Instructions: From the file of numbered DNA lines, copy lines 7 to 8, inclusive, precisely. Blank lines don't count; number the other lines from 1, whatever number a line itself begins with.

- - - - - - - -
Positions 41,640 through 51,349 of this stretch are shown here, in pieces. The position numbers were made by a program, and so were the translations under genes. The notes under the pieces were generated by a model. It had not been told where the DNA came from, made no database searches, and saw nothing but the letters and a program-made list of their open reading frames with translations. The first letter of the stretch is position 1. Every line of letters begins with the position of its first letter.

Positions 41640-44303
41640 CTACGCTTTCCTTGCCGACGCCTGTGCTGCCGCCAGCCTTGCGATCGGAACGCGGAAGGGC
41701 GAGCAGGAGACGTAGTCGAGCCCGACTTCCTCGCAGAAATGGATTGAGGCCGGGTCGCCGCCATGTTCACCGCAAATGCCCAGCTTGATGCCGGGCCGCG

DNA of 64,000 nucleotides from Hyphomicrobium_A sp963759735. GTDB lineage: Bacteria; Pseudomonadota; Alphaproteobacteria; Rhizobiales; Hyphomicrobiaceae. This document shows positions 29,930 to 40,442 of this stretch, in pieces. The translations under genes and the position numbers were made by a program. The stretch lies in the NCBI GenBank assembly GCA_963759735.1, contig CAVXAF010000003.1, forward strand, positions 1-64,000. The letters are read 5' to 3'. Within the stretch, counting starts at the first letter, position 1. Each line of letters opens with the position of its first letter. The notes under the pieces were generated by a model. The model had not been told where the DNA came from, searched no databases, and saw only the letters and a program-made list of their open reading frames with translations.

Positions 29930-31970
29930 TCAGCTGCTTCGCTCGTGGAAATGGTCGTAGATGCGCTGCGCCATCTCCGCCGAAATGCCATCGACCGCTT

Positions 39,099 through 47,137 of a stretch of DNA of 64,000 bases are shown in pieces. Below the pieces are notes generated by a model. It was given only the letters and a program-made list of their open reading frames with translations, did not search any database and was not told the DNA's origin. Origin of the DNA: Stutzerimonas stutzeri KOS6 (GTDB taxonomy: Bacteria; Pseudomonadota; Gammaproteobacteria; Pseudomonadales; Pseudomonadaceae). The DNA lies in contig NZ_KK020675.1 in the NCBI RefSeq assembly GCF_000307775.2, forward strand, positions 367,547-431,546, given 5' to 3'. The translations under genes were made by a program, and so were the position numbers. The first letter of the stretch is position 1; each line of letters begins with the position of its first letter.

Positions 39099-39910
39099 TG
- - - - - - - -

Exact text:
29930 TCAGCTGCTTCGCTCGTGGAAATGGTCGTAGATGCGCTGCGCCATCTCCGCCGAAATGCCATCGACCGCTT

Positions 39,099 through 47,137 of a stretch of DNA of 64,000 bases are shown in pieces. Below the pieces are notes generated by a model. It was given only the letters and a program-made list of their open reading frames with translations, did not search any database and was not told the DNA's origin. Origin of the DNA: Stutzerimonas stutzeri KOS6 (GTDB taxonomy: Bacteria; Pseudomonadota; Gammaproteobacteria; Pseudomonadales; Pseudomonadaceae). The DNA lies in contig NZ_KK020675.1 in the NCBI RefSeq assembly GCF_000307775.2, forward strand, positions 367,547-431,546, given 5' to 3'. The translations under genes were made by a program, and so were the position numbers. The first letter of the stretch is position 1; each line of letters begins with the position of its first letter.